A study by personal finance site Wallet Hub found that Virginia is the state most affected by the government shutdown.
Using data from Realtor.org as well as the Department of Education, the Brookings Institute, FedsDataCenter.com, the U.S. Department of Veterans Affairs, and the U.S. Small Business Administration, Wallet Hub examined a number of factors that would make a state more or less impacted by the shutdown.
As you might expect, there are plenty of stories about how the government shutdown is affecting folks across the country. Let’s focus on the real estate market, though. Here are some of the stories making the rounds:
Mortgage Bankers Call for End to Government Shutdown (DSNews)
David Stevens, president and CEO of the Mortgage Bankers Association, urged an end to the shutdown:
If Congress shuts the government tomorrow (i.e., tonight at midnight), how will that affect mortgages? With Fannie and Freddie backing 90+ percent of them, and FHA loans being so popular, it’s an important question.
CNN has the answers, but here’s the gist:
Fannie and Freddie will continue to operate. They aren’t funded by the government; they make their money via fees.
However, FHA, VA, and USDA loan applications won’t be processed.
NAR’s Pending Home Sales Index (which measures contracts, but not closings) was up 5.8 percent in August from the year before, marking 28 months of annual increases. (It was down from July, but that’s typical — sales taper off after summer.)
NAR also expects total existing-home sales to be up about 11 percent in 2013 compared to 2012.
You can view and download the latest Virginia Home Sales Report right here on VAR's website.
In a few days — on October 1 — the federal insurance exchange for Virginia will open, allowing Virginians who don’t have health insurance to begin researching the providers and plans available. (Remember, Gov. McDonnell opted out of having the state run the exchange itself, so the feds will do it for us.)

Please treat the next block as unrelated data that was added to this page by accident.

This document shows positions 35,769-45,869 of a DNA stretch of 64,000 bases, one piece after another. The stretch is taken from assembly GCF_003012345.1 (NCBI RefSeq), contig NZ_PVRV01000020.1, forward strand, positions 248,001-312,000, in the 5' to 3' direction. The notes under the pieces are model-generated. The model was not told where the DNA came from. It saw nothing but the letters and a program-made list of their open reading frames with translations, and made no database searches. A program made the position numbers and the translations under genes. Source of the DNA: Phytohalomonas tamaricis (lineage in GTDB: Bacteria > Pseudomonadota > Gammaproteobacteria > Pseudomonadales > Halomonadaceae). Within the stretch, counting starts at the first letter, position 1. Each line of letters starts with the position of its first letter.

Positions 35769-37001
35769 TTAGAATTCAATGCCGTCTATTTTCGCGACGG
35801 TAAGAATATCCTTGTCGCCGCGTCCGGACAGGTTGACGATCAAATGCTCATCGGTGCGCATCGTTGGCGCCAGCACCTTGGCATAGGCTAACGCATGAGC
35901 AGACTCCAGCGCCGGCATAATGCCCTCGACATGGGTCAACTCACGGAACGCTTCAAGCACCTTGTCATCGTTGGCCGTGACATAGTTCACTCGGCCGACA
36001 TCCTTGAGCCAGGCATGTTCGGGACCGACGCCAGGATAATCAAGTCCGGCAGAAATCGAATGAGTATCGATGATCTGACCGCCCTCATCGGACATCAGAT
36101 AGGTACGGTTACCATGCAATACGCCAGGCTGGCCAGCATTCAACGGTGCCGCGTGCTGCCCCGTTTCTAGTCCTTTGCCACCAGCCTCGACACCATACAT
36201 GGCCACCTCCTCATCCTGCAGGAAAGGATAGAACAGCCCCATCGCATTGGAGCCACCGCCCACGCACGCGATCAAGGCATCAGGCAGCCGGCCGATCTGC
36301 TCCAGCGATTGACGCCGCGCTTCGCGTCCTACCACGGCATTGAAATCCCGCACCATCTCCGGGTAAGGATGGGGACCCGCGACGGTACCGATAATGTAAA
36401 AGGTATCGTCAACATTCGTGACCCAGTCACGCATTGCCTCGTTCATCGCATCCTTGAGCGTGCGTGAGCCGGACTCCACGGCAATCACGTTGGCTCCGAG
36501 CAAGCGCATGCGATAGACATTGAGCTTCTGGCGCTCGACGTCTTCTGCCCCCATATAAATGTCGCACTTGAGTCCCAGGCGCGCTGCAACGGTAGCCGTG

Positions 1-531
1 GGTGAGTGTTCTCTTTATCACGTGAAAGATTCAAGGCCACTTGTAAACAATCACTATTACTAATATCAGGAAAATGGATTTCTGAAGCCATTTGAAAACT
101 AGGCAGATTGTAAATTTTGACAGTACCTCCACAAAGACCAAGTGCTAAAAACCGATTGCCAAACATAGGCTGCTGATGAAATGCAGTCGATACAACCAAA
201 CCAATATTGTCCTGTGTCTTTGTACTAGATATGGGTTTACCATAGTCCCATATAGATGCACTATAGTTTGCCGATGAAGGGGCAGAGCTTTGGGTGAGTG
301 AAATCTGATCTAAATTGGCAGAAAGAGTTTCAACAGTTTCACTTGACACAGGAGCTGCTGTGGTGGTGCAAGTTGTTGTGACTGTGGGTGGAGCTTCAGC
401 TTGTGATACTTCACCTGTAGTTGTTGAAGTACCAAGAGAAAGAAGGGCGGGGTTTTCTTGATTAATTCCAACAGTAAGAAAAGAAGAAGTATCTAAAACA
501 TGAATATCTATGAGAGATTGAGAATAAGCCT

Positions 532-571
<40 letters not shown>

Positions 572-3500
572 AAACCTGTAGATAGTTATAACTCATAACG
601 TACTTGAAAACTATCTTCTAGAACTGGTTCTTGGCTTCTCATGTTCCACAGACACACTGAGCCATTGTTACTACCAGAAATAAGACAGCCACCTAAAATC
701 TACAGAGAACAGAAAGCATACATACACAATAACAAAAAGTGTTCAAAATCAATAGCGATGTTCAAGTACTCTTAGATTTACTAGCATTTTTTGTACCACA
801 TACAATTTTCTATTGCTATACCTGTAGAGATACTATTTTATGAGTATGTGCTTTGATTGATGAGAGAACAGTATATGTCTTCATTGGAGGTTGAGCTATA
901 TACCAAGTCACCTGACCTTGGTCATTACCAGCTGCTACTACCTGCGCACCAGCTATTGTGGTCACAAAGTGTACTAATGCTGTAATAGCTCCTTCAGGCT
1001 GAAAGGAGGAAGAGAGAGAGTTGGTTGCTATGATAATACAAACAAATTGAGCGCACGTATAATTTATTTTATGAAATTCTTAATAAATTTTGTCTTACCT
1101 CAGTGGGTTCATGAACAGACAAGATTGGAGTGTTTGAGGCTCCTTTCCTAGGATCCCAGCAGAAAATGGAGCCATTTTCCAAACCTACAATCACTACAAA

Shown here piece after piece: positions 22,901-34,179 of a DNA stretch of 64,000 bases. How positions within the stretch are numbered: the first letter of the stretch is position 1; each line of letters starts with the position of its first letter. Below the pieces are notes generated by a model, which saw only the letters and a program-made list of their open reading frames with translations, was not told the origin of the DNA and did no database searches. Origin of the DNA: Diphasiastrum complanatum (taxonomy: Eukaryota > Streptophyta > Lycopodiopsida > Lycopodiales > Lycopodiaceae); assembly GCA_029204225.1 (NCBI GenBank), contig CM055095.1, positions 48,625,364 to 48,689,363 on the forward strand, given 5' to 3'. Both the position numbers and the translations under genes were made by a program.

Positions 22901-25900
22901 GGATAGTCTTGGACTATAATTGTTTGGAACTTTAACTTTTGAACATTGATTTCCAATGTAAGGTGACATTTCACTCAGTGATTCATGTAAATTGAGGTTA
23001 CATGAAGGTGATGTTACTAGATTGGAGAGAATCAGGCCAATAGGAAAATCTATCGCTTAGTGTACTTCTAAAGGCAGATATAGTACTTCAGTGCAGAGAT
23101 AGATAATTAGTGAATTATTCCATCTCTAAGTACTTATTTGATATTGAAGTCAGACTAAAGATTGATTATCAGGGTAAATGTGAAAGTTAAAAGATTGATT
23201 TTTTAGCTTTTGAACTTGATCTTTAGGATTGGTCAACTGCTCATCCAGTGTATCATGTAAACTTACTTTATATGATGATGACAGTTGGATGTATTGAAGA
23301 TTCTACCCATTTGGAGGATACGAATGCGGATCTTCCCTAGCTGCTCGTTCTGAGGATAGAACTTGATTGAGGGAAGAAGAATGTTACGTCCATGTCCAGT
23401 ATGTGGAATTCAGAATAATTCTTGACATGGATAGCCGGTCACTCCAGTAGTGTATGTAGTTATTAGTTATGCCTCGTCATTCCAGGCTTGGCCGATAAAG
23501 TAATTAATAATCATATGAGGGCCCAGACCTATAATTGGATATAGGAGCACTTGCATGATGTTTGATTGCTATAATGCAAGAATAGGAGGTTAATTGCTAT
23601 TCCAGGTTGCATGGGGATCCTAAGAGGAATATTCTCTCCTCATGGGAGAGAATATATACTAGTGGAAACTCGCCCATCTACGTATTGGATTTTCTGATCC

In short, if you need to buy insurance because of Obamacare, you can start the process then.
That said, what exactly is required under the Patient Protection and Affordable Care Act, aka Obamacare?
Forbes has ranked Virginia the number-one state for business. We had been #2 since 2009.
This contrasts (or contradicts) the CNBC ranking from earlier this year that had us slip to #5.
Here’s part of what Forbes had to say:
NAR’s 2013 "Profile of Real Estate Firms" is out (and available free for members), and it’s more than 70 pages of data and stats about real estate firms in the U.S. Here are a few highlights — pick up the full thing through Realtor.org.
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What the firms do: 80% are primarily residential; residential property management, commercial sales, and appraisals are the most popular secondary specialties.
Who owns them: The vast majority are small and independent.
Every month, Trulia looks at asking prices for homes and asking rents for rentals. And they’ve been going up for a while now.
In its latest report, for example, Trulia found that asking prices were up 11.0 percent in August from a year before (and up 1.2 percent month to month).
But the company adds an important note: It found that the rate of those price jumps was slowing.
When it looked at the numbers in three-month chunks (e.g., May-June-July vs. June-July-August) numbers, it found that price rises were tapering off.
Feb-Mar-Apr: +4.0 percent
May-Jun-Jul: +3.2 percent
Jun-Jul-Aug: +3.0 percent
Fannie Mae is going to fix a small problem with its software. It turns out, the company’s computers don’t recognize short sales.
What that means is that short sales (which typically keep someone from buying a home for two years) had to be labeled as foreclosures (which typically keep someone from buying a home for seven years).
That’s a huge problem in states with high short-sale rates, such as Florida. And that’s why Senator Bill Nelson (D-FL) took up the cause. Working with the Consumer Financial Protection Bureau and Sen. Claire McCaskill (D-MO), Nelson got Fannie to agree to a fix.
By November 16, people who make short sales will have that properly labeled in Fannie’s system.
The six federal agencies tasked with coming up with a definition of a Qualified Residential Mortgage (QRM) have floated another proposal — one that would essentially do away with the QRM definition altogether.
To understand what that means, we need a bit of background, which economist Bill McBride was happy to give, and which I will happily translate.
When it was created, the Dodd-Frank Act had two goals (among others):
1. Protect consumers from predatory lenders
2. Protect investors (notably taxpayers) from unknowingly buying risky loans